Traditions and customs of Ecuador

What traditions and customs are there in Ecuador?

General look at the customs and traditions of Ecuador.


Food in daily life

The most basic and ubiquitous prepared meal is soup, with many variations depending on region and ingredients. Fish soups from the coast and coconut, potato-based soups from the Sierra and dishes based on Amazonian pepper are accompanied with chicken broth, avocado cream and cow’s foot and tripe soup.

The slightly fermented chicha made from cassava by the indigenous people of the Amazon can be considered as a soup in its daily consumption, not ceremonial. Other common non-fermented food beverages are made from barley and oats.

The middle and upper classes follow a European model of eating and dining: the main meal, supper, which includes several courses, is served at 2:00 p.m. and can last two hours. First comes the soup, and then the second or dry. It is a time to gather with family at home, or to meet friends or business acquaintances at a restaurant.

Workers traveling far from home can pack lunch in a vertically compartmentalized lunch bucket, or purchase inexpensive hot meals from kiosks or street vendors. These foods include potato and meat soups or stews, choclos (corn on the cob), fried sausages with onions and potatoes, and eggs.

Other favorite national dishes from the street to the restaurants are empanadas, small meat, vegetable or corn pies; shrimp, bivalve, fish, pork or beef specialties; and “typical” dishes such as locro, a potato and cheese soup, and llapingachos, potato and cheese fritters.

In the urban areas of Quito and Guayaquil you can choose food from Arby’s, Domino’s Pizza, Kentucky Fried Chicken, McDonald’s or TGI Friday’s. A small number of caterers specialize in home-prepared meals to accommodate employed women. The abundant fresh fruits and fruit juices are very popular.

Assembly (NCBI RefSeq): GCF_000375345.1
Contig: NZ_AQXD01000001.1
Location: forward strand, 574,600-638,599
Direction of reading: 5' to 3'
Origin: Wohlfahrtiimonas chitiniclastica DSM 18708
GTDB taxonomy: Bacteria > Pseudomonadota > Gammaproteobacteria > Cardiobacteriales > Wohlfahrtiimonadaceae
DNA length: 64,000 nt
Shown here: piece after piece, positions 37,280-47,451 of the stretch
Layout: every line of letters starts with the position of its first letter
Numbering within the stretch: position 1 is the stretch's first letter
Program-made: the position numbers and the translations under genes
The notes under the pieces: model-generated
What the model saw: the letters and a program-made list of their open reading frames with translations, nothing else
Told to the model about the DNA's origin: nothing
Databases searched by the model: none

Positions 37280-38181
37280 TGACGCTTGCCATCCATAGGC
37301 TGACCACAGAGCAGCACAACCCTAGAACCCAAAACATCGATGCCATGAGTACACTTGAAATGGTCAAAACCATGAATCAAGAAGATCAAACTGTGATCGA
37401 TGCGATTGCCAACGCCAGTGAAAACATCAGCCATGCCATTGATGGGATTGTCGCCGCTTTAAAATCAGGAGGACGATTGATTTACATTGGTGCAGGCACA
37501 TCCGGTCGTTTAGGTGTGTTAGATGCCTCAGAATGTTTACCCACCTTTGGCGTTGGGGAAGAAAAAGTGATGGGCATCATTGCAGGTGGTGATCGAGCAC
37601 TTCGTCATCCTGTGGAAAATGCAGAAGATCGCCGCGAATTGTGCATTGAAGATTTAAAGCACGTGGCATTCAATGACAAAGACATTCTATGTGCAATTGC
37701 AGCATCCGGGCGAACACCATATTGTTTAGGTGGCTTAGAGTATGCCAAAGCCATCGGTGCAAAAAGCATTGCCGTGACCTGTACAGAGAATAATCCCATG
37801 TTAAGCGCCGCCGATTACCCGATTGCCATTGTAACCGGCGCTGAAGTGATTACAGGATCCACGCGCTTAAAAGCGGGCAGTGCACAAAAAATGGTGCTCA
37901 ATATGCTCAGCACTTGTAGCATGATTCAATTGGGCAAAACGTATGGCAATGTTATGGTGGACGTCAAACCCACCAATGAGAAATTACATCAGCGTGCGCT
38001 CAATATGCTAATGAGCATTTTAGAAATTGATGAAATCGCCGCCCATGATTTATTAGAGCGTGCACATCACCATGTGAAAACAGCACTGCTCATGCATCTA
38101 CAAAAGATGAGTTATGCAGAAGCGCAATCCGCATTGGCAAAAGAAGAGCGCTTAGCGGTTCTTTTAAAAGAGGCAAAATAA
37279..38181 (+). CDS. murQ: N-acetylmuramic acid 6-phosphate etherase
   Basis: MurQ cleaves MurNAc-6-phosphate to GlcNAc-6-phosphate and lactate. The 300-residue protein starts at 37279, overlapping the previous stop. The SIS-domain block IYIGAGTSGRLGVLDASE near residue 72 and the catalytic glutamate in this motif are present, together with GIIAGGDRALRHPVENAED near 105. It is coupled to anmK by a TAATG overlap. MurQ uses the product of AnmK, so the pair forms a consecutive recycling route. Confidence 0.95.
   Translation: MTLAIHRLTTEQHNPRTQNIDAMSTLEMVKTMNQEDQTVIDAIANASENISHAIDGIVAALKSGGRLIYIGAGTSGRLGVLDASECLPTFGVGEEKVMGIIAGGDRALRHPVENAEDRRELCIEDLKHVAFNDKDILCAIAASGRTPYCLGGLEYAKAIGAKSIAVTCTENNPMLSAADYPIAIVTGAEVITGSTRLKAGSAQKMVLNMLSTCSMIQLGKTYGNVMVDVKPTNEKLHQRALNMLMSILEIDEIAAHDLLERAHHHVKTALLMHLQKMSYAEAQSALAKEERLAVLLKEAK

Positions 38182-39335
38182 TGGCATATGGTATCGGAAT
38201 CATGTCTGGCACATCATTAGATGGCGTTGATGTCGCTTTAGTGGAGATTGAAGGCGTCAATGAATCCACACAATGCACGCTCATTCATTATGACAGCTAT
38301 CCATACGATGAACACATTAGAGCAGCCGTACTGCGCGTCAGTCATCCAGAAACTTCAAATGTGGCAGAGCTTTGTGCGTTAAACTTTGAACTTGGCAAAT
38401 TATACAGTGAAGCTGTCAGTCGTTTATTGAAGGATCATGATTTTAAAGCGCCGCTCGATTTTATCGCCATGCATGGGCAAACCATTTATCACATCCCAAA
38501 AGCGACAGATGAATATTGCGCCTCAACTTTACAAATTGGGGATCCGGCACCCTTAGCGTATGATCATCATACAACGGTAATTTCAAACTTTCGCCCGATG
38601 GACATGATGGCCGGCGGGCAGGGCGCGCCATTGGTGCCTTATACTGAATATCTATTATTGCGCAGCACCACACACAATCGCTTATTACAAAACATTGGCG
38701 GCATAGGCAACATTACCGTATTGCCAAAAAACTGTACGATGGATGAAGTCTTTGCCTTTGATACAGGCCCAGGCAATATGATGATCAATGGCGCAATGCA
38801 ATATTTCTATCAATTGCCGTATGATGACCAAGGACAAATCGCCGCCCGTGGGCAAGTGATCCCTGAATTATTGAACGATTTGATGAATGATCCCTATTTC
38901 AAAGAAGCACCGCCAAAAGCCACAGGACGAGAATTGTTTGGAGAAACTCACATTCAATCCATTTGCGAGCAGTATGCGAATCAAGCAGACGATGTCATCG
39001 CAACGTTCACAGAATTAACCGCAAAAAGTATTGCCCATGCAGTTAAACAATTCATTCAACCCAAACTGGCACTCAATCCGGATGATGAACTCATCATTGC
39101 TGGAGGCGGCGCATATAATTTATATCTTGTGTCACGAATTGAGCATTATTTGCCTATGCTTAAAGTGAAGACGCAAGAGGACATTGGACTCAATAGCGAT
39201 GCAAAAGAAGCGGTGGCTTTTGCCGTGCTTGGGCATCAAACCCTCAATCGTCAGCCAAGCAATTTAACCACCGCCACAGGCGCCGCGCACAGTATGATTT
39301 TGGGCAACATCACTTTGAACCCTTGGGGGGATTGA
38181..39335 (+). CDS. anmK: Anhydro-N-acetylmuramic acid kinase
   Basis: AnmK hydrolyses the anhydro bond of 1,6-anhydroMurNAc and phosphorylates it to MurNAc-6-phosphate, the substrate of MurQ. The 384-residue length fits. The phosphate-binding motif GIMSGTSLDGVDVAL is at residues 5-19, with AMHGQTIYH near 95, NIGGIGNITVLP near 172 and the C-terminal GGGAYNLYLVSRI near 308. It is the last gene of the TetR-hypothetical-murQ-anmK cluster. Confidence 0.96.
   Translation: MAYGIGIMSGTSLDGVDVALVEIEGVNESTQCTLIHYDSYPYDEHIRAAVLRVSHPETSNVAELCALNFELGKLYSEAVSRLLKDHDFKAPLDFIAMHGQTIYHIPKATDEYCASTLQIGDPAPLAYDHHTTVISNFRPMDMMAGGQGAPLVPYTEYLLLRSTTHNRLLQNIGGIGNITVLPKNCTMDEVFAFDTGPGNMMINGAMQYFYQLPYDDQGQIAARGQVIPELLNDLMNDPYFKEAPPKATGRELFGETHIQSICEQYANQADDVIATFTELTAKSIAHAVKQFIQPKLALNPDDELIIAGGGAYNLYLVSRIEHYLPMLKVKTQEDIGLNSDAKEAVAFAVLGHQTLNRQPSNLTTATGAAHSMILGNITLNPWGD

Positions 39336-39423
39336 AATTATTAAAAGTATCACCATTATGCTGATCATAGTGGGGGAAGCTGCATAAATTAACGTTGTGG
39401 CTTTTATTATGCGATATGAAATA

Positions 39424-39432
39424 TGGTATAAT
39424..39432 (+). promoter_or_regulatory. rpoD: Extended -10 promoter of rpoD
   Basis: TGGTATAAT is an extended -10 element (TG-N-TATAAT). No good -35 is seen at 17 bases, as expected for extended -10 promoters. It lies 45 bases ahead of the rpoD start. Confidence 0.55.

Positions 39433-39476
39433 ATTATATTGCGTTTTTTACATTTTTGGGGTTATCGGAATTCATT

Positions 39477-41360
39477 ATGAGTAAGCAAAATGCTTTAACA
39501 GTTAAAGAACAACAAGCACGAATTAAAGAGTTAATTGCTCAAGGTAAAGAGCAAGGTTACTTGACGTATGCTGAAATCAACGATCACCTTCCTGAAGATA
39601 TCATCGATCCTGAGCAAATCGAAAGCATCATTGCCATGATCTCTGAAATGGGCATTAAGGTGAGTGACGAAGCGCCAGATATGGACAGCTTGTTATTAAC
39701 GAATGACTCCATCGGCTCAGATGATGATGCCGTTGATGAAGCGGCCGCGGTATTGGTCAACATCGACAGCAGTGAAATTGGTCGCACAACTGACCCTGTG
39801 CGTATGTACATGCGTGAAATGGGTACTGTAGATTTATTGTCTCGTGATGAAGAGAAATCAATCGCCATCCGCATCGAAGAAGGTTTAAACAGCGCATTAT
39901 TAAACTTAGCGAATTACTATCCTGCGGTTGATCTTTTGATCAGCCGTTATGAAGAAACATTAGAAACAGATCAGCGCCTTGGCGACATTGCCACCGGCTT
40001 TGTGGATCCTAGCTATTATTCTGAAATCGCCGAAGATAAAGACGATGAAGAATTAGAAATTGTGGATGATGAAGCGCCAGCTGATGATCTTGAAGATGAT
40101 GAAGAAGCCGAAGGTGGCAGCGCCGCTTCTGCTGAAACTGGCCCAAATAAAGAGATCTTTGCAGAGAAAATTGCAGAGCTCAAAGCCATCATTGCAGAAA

Food customs on ceremonial occasions

A variety of special dishes are prepared from fresh ingredients for ceremonial occasions by the woman of the house and her maids. In the Sierra and parts of the Costa fanesca, during Holy Week a hearty soup is served that combines numerous beans, grains and other vegetables cooked in fish broth.

The natives of the Amazon and the Sierra prepare chicha, a drink made from cassava and corn, respectively. This drink is served on all ceremonial occasions, but in the Amazon it also provides a daily caloric intake. For the elite, alcoholic beverages, particularly

Imported Scotch whiskey (called whiskey), and imported beer and wine are served on special occasions. As one moves down the class hierarchy, whiskey is replaced by bound rums and raw cane alcohol (“trago”), and domestic beer. In some places, low-cost Chilean wines complemented or replaced chicha and the national beer.


Marriage varies greatly, with its expressions ranging from middle-class characteristics of the United States or Europe to a variety of systems including “trial marriage” and “serial polygamy.”


Respect is the key to etiquette across class and ethnic divisions and between genders. Receiving respect is having dignity, which is social knowledge of the legal status of rights. The giving and receiving – or withholding and withholding – of respect govern much of interpersonal relationships.

The opposite of respect is contempt (lack of respect). One counteracts disrespect for one’s dignity by claiming “rights,” and such rights come to one as an Ecuadorian, Ecuadorian.

All Ecuadorians demand respect in their interactions, and conflict on interpersonal, aggregate, or group bases occurs when disrespect is repeatedly observed or inferred. One of the fundamental characteristics of the black social movement is found in the phrase «the rescue of national dignity».